New Zealand’s 2014 Defence Assessment released in May refers to the possibility that in North Asia, Russia’s “influence and importance … could increase in the future”. Closer to home, the Assessment offers a more muted overview of what it calls the “rising influence of non-traditional actors”, noting that “a greater range of countries are developing relationships with Pacific states, including defence relationships in some cases”. No states are mentioned by name. In the Pacific context, it seems, New Zealand’s concern about Russian influence trails off.
But given Moscow’s increasingly isolated position in the world and the importance New Zealand governments place on close ties with Pacific states, it is perhaps worth considering whether our region might be one area Russia will increasingly look to for support. As it happens, Moscow has been stepping up efforts to win friends and acquire UN votes over the last few months, right under New Zealand’s nose.
Nauru’s relations with Abkhazia are more meaningful than the sum of the two polities’ modest international clout. Like Eastern Ukraine, Abkhazia and nearby South Ossetia are proxy Russian conflict zones. They have been thorns in the side of successive Georgian governments since the country achieved independence just before the fall of the Soviet Union.
The latest visit of a Nauru representative to both Moscow and Sukhumi (Abkhazia’s self-declared capital) echoes the Pacific state’s first sally into Slavic Black Sea waters in 2009. In December that year, Moscow invited members of the Nauruan government to meet with Russian Minister for Foreign Affairs, Sergei Lavrov, and his Deputy Minister Alexei Borodavkin.
Kieren Keke, Nauru’s then-Minister for Finance and Foreign Affairs, offered an innocent account of the meeting, explaining that Russia simply wanted to help with the economic development of the floundering 21km² phosphate rock republic. He said ties with Russia were similar to those with Australia. “Like Australia, we make it known to them what our challenges and priorities are and they assess how they may assist us”.
Scornful reports by international media outlets concluded that Russia had, conveniently, given the island state a hefty US$50million right before Nauru’s decision to recognise Abkhazia. Yet surprisingly, the coverage didn’t prompt any broader analysis of Russia’s growing interest in the South Pacific.
Lavrov has strongly refuted allegations of vote buying, claiming that Russia would not dangle carrots of financial assistance. “We do not give any sops, and we do not try to persuade anyone to recognize Abkhazia and South Ossetia…. The small island states, suffering from water level rising in the World Ocean, need that their position is taken into account and their interests are protected. We will help them in this.”
In his report to the Nauru parliament following his 2009 Moscow visit, Kieren Keke offered a similar line, stressing that, “we are not talking about a one-off project. This is the start of a long term and substantial package of development cooperation”.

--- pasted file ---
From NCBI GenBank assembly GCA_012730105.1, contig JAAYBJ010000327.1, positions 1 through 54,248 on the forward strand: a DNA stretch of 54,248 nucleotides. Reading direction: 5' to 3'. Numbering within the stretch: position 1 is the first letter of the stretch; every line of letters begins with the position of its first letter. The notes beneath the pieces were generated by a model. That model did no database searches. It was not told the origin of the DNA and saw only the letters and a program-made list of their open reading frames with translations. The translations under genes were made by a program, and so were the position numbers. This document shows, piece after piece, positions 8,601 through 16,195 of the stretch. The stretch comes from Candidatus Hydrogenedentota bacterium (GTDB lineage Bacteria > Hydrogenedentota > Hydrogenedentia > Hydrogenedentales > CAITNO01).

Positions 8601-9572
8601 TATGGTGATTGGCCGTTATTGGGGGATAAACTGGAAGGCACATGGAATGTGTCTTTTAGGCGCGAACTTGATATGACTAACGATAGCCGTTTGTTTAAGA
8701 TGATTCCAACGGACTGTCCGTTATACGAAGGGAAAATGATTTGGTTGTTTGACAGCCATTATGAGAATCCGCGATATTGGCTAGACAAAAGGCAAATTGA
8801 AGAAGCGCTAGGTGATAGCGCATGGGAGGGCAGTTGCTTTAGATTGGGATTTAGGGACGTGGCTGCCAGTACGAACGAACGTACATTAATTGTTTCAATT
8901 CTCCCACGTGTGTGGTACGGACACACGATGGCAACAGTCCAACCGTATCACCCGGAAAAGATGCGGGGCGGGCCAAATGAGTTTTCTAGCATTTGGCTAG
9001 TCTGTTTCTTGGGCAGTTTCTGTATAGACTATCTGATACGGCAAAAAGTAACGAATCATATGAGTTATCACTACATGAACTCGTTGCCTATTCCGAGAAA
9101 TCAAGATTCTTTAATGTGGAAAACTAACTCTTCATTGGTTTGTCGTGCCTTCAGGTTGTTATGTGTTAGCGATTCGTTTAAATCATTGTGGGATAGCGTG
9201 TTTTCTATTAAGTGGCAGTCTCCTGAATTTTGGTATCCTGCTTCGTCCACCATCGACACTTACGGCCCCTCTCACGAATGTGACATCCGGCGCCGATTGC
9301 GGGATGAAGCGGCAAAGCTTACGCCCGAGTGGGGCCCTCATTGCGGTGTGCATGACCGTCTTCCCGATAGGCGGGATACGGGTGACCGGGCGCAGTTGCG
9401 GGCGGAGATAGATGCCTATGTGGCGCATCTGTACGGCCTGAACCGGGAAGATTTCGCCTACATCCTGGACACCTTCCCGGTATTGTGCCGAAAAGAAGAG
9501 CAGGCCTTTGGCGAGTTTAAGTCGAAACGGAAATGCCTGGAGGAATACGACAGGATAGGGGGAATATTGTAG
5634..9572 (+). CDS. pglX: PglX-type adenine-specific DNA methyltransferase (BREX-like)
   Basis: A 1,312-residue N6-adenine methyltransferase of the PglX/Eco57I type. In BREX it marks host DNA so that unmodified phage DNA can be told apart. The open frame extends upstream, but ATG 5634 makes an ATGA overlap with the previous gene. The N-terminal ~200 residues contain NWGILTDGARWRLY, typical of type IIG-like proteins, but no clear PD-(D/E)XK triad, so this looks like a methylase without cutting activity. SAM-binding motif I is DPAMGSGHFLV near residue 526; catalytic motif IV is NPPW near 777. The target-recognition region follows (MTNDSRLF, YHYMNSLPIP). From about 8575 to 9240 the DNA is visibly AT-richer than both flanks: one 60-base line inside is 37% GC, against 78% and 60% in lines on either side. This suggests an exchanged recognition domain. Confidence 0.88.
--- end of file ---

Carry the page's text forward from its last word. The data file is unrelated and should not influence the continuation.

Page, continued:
Keke’s words were, to put it mildly, somewhat optimistic. Like other small island nations, Nauru has ventured down this road before. In 2002 its government backed China in the ongoing recognition struggle with Taiwan, and earned a handsome sum for its troubles. Three years later Nauru’s leaders switched allegiance to Taiwan, only to return to China’s fold again in 2008. Ultimately, Nauru was unceremoniously dumped by both Beijing and Taipei. The state was left without a wealthy benefactor, and its economic fragility was thrust into the spotlight yet again.
Why should this matter to Wellington? Historically chequebook diplomacy has had deeply damaging consequences across the Pacific, most notably in the Solomon Islands. The transient nature of relationships between Pacific microstates and global powers like Russia undermines the economic and political sustainability of New Zealand’s ‘near abroad’, and contributes to geo-strategic flux in the region. While China has been willing to build a development partnership with New Zealand in the Pacific, it is not clear that Russia has such neighbourly long-term plans.
New Zealand is also increasingly concerned about the rule of law in Nauru. Foreign Minister McCully has said New Zealand’s $2.3m aid budget on the island could be at risk if civil rights abuses continue on the island. New Zealand should be wary lest Russia views this development as an opportunity to accelerate its involvement.
If the recent past is any guide, Russia’s actions in the Pacific will be linked to bigger changes in its relations with the West. While Moscow lost interest in the Pacific soon after its 2009 adventures, it again “came to the aid” of Pacific states in November 2011 just prior to a European Parliamentary resolution which declared Abkhazia and South Ossetia to be occupied territories.
In the 1980s, Prime Minister Robert Muldoon tried to encourage China to take a greater interest in the Pacific as a counter to Soviet influence. Now it is worth asking if New Zealand is so caught up reflecting on China’s growing influence that Russian incursions barely register a blip. Russia’s activities might not be New Zealand’s biggest headache in the Pacific, but they do warrant a closer look.
Rebecca McKeown is a graduate student in Politics and Security at University College London's School of Slavonic and East European Studies. She can be contacted at firstname.lastname@example.org